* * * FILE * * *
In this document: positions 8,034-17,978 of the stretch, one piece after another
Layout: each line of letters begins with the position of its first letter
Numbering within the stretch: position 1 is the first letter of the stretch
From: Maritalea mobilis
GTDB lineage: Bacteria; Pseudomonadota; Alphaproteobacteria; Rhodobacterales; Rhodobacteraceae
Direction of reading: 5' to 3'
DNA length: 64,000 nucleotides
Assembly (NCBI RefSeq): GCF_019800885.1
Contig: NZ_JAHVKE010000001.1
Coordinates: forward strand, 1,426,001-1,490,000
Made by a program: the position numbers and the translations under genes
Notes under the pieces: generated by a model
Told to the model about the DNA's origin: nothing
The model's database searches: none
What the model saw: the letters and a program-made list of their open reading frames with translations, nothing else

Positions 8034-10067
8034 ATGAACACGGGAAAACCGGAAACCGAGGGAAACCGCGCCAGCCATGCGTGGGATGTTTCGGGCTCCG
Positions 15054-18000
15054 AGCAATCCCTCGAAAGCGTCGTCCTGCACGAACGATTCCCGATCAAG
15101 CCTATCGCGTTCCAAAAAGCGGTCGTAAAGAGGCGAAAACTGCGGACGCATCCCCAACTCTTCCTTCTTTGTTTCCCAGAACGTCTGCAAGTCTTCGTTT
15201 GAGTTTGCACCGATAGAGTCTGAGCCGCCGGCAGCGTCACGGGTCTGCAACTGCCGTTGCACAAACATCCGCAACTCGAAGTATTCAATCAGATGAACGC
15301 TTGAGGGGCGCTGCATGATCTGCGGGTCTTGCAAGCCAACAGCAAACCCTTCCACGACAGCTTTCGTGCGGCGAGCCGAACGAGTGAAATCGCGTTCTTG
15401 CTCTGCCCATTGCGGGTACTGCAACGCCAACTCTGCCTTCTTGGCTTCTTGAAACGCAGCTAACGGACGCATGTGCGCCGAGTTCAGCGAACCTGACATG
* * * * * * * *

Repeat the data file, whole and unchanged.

In this document: positions 8,034-17,978 of the stretch, one piece after another
Layout: each line of letters begins with the position of its first letter
Numbering within the stretch: position 1 is the first letter of the stretch
From: Maritalea mobilis
GTDB lineage: Bacteria; Pseudomonadota; Alphaproteobacteria; Rhodobacterales; Rhodobacteraceae
Direction of reading: 5' to 3'
DNA length: 64,000 nucleotides
Assembly (NCBI RefSeq): GCF_019800885.1
Contig: NZ_JAHVKE010000001.1
Coordinates: forward strand, 1,426,001-1,490,000
Made by a program: the position numbers and the translations under genes
Notes under the pieces: generated by a model
Told to the model about the DNA's origin: nothing
The model's database searches: none
What the model saw: the letters and a program-made list of their open reading frames with translations, nothing else

Positions 8034-10067
8034 ATGAACACGGGAAAACCGGAAACCGAGGGAAACCGCGCCAGCCATGCGTGGGATGTTTCGGGCTCCG
Positions 15054-18000
15054 AGCAATCCCTCGAAAGCGTCGTCCTGCACGAACGATTCCCGATCAAG
15101 CCTATCGCGTTCCAAAAAGCGGTCGTAAAGAGGCGAAAACTGCGGACGCATCCCCAACTCTTCCTTCTTTGTTTCCCAGAACGTCTGCAAGTCTTCGTTT
15201 GAGTTTGCACCGATAGAGTCTGAGCCGCCGGCAGCGTCACGGGTCTGCAACTGCCGTTGCACAAACATCCGCAACTCGAAGTATTCAATCAGATGAACGC
15301 TTGAGGGGCGCTGCATGATCTGCGGGTCTTGCAAGCCAACAGCAAACCCTTCCACGACAGCTTTCGTGCGGCGAGCCGAACGAGTGAAATCGCGTTCTTG
15401 CTCTGCCCATTGCGGGTACTGCAACGCCAACTCTGCCTTCTTGGCTTCTTGAAACGCAGCTAACGGACGCATGTGCGCCGAGTTCAGCGAACCTGACATG